Janett grew up in Atlanta, but it was to her grandfather’s 163 acre plantation in rural Georgia, near Augusta, that she felt most connected. Her father had grown up on that farm, and that’s where she probably first came to love the outdoors—a love that propelled her toward a position at a Waldorf School in Georgia, “where everything revolves around nature.”
From the Waldorf school, Janett moved to California to study and practice holistic medicine. At the time, inspired by an appreciation for massage therapy, her mission was “to travel around the world and learn different cultural modalities of body work.” That mission took her from the Hawaiian islands, to Thailand, to a 35-ft sloop sailboat in Florida, and back to California, where she settled in San Diego.
All those myriad experiences compounded over a lifetime are made manifest in Janett’s two great passions today: an understanding of the healing power of nature, and a desire to do good.
When Janett first purchased property in Spanish Lake, she was working as a real estate broker in southern California. “I came here as a business decision… When I got here, there was so much more to St. Louis than I ever expected.” So she decided to “stay and make a change, because it’s too beautiful and the people are so amazing.”
One of the ways in which Janett made an immediate impact on Spanish Lake was by co-purchasing the property next to her home, which had become a problem property in the neighborhood, and converting it into a Gateway Greening Network community garden.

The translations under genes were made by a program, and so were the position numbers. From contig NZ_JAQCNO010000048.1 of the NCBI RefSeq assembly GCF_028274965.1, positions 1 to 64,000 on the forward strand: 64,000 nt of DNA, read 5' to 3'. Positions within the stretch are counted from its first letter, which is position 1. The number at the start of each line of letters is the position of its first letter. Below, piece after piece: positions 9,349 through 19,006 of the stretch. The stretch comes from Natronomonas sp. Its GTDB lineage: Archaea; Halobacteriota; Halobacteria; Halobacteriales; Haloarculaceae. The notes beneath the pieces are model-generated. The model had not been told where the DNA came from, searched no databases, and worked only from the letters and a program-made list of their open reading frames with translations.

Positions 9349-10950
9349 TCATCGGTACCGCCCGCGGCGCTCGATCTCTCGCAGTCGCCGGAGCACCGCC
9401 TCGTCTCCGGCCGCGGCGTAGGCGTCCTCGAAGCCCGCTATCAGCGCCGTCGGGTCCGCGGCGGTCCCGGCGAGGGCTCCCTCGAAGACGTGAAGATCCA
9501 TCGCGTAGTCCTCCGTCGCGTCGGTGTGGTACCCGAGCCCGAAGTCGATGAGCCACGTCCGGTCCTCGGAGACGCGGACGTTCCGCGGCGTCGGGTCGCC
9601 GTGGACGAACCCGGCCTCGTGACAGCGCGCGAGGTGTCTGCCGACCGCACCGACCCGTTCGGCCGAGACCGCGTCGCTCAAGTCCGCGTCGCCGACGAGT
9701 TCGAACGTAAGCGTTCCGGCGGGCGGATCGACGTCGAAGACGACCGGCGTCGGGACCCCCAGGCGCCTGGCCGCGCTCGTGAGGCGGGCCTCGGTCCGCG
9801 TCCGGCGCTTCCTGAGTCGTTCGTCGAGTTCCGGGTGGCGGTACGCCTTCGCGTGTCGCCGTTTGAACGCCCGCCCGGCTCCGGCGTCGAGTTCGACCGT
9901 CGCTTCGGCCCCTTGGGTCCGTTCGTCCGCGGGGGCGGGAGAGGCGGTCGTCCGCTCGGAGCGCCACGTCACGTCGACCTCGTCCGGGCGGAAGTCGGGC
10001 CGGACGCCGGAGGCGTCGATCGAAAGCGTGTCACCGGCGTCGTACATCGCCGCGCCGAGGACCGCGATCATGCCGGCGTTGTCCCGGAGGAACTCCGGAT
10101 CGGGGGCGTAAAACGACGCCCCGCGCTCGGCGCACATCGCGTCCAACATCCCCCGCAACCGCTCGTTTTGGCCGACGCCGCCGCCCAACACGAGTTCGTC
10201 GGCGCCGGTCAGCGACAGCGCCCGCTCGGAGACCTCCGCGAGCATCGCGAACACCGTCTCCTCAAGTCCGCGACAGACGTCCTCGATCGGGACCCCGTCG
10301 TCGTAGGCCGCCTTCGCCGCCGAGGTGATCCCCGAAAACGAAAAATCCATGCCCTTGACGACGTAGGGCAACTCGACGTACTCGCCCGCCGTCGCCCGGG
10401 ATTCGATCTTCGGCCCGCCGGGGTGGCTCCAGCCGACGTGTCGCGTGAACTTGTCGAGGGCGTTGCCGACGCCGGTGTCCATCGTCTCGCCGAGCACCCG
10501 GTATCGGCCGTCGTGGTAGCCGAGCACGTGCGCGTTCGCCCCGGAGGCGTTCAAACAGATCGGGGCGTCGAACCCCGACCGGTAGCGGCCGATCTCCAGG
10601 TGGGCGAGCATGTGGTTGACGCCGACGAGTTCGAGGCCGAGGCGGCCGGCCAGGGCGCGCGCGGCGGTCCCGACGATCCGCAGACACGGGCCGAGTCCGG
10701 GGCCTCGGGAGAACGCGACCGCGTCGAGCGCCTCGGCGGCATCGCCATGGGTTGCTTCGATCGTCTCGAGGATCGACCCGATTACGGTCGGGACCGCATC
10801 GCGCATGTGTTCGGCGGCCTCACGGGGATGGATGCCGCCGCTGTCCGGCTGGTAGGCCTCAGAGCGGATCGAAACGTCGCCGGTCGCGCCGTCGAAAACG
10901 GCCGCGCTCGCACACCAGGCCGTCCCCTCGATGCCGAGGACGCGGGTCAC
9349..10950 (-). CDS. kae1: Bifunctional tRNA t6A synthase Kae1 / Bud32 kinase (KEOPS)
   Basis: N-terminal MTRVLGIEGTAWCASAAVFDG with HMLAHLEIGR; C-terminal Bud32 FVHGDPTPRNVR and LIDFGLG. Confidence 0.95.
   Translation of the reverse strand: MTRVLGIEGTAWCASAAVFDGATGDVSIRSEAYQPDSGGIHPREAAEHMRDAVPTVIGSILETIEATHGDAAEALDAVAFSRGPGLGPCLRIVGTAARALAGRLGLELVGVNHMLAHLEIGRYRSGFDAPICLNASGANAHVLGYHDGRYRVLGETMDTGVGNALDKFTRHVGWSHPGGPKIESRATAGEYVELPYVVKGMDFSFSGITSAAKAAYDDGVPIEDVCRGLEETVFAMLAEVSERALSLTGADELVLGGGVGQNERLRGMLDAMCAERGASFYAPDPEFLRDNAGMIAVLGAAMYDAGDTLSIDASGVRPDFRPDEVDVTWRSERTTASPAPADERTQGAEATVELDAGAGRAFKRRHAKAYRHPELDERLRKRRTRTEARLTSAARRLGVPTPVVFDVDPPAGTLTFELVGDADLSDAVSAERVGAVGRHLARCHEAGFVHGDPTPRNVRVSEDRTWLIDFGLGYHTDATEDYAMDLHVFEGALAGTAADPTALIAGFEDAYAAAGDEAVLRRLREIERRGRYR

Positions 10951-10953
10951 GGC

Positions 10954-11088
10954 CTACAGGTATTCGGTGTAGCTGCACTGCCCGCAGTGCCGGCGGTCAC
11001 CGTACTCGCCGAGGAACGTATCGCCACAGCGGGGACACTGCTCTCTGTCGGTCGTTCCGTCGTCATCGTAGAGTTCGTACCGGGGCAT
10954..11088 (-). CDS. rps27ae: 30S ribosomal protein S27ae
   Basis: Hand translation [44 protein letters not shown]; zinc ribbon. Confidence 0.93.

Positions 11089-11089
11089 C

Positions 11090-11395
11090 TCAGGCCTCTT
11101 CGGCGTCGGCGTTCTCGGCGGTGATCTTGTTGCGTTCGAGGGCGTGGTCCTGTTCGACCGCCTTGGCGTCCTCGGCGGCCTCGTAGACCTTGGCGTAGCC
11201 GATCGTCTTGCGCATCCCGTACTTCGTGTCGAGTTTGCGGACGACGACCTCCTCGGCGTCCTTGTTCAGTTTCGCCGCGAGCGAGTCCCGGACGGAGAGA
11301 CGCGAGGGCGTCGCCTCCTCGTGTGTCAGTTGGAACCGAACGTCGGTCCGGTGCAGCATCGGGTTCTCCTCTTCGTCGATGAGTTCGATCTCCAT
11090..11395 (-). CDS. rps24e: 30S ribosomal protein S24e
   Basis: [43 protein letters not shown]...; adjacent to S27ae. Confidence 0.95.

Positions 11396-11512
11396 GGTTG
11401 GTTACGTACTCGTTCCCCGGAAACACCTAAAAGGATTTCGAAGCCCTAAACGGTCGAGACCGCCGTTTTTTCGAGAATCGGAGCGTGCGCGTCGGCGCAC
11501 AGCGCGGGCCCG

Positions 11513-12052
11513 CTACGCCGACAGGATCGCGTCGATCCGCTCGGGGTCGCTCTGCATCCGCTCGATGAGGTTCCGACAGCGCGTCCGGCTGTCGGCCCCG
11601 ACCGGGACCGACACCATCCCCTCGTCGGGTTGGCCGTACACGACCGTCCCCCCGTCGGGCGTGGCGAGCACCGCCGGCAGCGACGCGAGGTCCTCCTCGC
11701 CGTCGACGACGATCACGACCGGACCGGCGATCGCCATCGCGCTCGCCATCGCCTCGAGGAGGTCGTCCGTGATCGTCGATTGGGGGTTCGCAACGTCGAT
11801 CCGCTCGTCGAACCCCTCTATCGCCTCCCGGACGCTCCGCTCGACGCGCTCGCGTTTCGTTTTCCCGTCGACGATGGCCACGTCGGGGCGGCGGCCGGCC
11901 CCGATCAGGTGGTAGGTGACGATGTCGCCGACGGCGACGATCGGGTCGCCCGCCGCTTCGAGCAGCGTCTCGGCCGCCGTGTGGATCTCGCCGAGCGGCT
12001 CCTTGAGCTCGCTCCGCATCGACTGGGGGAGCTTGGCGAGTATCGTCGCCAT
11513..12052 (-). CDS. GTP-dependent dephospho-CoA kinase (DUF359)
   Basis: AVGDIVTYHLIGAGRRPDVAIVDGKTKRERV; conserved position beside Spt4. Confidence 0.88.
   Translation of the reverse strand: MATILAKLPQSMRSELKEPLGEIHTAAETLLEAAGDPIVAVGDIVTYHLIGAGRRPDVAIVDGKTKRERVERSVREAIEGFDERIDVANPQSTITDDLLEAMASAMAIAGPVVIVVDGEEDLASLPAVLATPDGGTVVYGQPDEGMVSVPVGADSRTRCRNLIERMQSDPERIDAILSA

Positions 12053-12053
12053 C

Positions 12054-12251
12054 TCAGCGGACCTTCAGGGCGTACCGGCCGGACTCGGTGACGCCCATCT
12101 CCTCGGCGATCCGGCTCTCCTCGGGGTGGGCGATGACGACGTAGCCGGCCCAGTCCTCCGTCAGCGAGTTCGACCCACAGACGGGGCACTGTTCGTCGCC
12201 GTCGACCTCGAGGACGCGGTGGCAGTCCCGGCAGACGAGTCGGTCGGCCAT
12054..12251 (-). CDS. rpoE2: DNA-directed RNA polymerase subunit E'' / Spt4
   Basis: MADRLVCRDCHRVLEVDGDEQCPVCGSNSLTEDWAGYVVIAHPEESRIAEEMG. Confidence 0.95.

After cementing herself as a neighborhood leader and caretaker through her efforts with the garden, she joined the Spanish Lake Community Development Corporation, of which she was recently named the chair of the board. In that capacity, she is working to revitalize the unincorporated area through redevelopment efforts such as the Bellefontaine Corridor Plan and supporting the St. Louis Zoo WildCare Park which is moving into the old Pipefitters Union in Spanish Lake.
of which she is the Founder and Executive Director. Though the sanctuary was just finding its footing when COVID came around, Janett is optimistic that she can use this time to develop programs to touch on all of her passions—from sustainability to community development to youth engagement.
“What we want to do here is not only help make food for the community, but also teach sustainability. We will launch a youth outreach program where youths can come, and instead of going to getting into trouble, they can get their hands in the dirt and start doing something productive. We started a senior outreach program that helps feed people that are home-bound.”
In each of her key roles in Spanish Lake, Janett Lewis is drawing from her lifetime of experience in, essentially, making people feel better.
“That has become my mission here: to create a healing space in Spanish Lake that brings the community together and gives access to healthy, fresh foods.”